Epilepsy May Be Linked to Infertility Risk
Study Shows Women Taking Multiple Epilepsy Drugs Are at Greatest Risk for Fertility Problems
Prepregnancy Counseling for Women With Epilepsy
Kimford Meador, MD, a professor of neurology at Emory University in Atlanta, says there have been studies with similar findings in England, but other studies have not found an increased risk for infertility among women with epilepsy. Meador is also on the advisory board of the Epilepsy Foundation.
"Women of childbearing age with epilepsy should have a conversation with their doctor even before they are contemplating pregnancy as half of all pregnancies are unplanned," he says. "You want to make sure you are on the right drug or drugs and that your seizures are controlled before you get pregnant," he says.
If your epilepsy is under control before pregnancy, you are less likely to have seizures during pregnancy, Meador says. "You don't need to see a fertility specialist right off the bat," he says. "Most women with epilepsy still can get pregnant even without fertility help, and the majority of babies are normal."
Talk to Your Neurologist
"Women with epilepsy are at increased risk for infertility," says Alison M. Pack, MD, a neurologist at Columbia University, who wrote an editorial accompanying the new study. "This study suggests that one potentially modifiable factor is being on multiple drugs, and avoiding the drug phenobarbital.”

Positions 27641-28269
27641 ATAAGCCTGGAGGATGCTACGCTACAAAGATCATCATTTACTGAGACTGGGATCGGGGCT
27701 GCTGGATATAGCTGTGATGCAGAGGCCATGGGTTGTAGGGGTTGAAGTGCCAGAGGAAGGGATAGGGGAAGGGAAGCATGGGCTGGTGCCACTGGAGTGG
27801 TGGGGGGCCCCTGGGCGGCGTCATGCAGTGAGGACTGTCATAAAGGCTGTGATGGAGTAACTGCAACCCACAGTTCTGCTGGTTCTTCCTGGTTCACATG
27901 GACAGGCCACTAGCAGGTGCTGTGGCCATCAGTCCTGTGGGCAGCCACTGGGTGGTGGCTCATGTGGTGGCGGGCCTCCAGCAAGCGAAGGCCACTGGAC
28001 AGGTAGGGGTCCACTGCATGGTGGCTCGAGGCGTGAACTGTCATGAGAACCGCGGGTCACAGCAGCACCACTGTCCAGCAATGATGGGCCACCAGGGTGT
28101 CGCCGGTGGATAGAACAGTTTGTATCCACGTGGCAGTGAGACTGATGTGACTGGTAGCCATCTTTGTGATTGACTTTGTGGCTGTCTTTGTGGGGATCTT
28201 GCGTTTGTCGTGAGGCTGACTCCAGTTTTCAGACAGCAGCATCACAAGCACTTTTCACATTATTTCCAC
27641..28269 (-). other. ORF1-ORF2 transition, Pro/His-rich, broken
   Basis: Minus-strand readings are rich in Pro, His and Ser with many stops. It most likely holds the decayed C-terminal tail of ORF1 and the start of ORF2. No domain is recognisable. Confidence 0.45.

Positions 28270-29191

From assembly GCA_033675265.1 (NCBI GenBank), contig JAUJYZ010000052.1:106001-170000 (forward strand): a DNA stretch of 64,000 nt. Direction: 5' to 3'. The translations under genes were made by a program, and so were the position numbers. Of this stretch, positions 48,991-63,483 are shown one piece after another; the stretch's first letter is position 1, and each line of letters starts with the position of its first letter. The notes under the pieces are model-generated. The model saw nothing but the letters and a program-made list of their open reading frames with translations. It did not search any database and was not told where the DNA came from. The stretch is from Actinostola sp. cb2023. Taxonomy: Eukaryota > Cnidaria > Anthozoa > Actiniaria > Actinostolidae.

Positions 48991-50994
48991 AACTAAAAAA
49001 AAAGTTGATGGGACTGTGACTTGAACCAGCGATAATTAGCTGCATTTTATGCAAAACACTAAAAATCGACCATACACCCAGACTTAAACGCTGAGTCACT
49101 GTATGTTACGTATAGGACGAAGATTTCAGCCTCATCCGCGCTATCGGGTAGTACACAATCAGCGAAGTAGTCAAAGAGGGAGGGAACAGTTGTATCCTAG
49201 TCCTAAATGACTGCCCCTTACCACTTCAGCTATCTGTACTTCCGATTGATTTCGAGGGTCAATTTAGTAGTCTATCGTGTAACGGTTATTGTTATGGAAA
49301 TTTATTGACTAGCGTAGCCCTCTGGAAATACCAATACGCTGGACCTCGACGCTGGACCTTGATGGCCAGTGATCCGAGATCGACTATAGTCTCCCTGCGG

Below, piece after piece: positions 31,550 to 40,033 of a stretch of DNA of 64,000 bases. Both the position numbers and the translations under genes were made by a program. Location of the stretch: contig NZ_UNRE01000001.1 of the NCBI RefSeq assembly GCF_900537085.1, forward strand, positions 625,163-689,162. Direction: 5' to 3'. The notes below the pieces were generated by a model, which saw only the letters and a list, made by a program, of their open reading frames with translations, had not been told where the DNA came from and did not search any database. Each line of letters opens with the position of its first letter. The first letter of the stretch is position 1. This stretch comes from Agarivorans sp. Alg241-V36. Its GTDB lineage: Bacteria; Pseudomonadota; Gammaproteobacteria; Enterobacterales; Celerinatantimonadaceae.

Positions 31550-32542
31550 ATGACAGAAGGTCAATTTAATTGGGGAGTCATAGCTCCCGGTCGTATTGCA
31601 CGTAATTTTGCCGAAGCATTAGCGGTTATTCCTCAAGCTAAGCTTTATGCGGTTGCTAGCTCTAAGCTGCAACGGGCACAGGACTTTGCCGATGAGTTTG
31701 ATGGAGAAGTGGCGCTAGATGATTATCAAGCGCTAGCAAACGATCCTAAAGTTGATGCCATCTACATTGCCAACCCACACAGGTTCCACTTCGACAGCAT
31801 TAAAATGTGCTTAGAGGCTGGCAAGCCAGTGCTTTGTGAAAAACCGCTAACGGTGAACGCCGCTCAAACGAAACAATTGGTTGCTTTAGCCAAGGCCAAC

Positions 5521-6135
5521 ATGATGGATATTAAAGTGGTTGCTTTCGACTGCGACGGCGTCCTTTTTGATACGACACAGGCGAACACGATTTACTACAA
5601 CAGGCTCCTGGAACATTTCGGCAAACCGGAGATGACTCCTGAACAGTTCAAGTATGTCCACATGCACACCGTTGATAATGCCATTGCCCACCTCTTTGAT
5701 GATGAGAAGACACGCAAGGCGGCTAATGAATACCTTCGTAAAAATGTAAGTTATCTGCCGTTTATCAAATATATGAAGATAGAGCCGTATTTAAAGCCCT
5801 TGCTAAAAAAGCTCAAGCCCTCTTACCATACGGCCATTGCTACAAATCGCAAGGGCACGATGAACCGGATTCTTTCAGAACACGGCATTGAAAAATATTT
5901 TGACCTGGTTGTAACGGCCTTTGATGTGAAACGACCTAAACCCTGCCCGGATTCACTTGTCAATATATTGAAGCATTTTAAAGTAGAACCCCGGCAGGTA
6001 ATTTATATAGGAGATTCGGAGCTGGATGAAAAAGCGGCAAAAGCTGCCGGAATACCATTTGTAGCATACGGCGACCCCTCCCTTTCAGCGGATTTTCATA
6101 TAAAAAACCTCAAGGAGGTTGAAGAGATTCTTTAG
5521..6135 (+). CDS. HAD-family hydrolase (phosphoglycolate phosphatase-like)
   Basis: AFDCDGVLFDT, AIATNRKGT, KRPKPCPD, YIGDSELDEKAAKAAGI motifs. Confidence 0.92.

In the new study, women taking phenobarbital were at greater risk for fertility issues. This drug is no longer widely used in the U.S.
"Women with epilepsy should be counseled that they are at risk for infertility," she says. "Should they all be sent to fertility specialists right away? No."
Pack recommends talking to your epilepsy doctor if you are thinking about becoming pregnant and working with your doctor to simplify your medication regimen as much as possible. "If it is taking longer than six months to conceive, it's not unreasonable to seek an evaluation from a fertility expert -- especially if you also have other risk factors for infertility such as advancing age."
Dileep Nair, MD, a neurologist at the Epilepsy Center at Cleveland Clinic in Ohio, agrees with Pack. "This study shows that if women with epilepsy are going to get pregnant, it tends to happen in the first two years of trying," he says.
This helps further identify a high-risk group of women. Don't waste time, he says. "If you have epilepsy and want to get pregnant, go to your neurologist and discuss your medications, so he or she can counsel you on the effects of these medications on your fertility and birth defects." Some epilepsy medications have been linked to birth defects.